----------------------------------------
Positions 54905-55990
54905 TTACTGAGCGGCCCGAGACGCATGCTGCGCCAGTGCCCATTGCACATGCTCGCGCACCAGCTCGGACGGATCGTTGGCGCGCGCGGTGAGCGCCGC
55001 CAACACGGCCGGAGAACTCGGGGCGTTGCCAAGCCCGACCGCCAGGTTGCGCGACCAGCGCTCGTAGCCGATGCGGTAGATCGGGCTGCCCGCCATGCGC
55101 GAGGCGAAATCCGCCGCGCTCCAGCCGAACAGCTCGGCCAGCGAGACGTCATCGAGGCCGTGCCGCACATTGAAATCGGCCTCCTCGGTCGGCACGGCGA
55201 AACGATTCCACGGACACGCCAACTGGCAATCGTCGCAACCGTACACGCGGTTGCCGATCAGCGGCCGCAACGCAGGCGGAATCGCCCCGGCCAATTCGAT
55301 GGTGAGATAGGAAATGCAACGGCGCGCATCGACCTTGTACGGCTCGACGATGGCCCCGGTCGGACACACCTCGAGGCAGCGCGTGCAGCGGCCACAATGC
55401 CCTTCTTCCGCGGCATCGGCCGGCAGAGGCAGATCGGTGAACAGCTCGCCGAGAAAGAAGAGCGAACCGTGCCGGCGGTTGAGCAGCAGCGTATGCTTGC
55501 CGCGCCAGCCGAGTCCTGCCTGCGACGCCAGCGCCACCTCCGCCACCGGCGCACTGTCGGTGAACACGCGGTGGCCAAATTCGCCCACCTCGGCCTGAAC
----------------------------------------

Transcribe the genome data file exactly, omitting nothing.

Positions 54905-55990
54905 TTACTGAGCGGCCCGAGACGCATGCTGCGCCAGTGCCCATTGCACATGCTCGCGCACCAGCTCGGACGGATCGTTGGCGCGCGCGGTGAGCGCCGC
55001 CAACACGGCCGGAGAACTCGGGGCGTTGCCAAGCCCGACCGCCAGGTTGCGCGACCAGCGCTCGTAGCCGATGCGGTAGATCGGGCTGCCCGCCATGCGC
55101 GAGGCGAAATCCGCCGCGCTCCAGCCGAACAGCTCGGCCAGCGAGACGTCATCGAGGCCGTGCCGCACATTGAAATCGGCCTCCTCGGTCGGCACGGCGA
55201 AACGATTCCACGGACACGCCAACTGGCAATCGTCGCAACCGTACACGCGGTTGCCGATCAGCGGCCGCAACGCAGGCGGAATCGCCCCGGCCAATTCGAT
55301 GGTGAGATAGGAAATGCAACGGCGCGCATCGACCTTGTACGGCTCGACGATGGCCCCGGTCGGACACACCTCGAGGCAGCGCGTGCAGCGGCCACAATGC
55401 CCTTCTTCCGCGGCATCGGCCGGCAGAGGCAGATCGGTGAACAGCTCGCCGAGAAAGAAGAGCGAACCGTGCCGGCGGTTGAGCAGCAGCGTATGCTTGC
55501 CGCGCCAGCCGAGTCCTGCCTGCGACGCCAGCGCCACCTCCGCCACCGGCGCACTGTCGGTGAACACGCGGTGGCCAAATTCGCCCACCTCGGCCTGAAC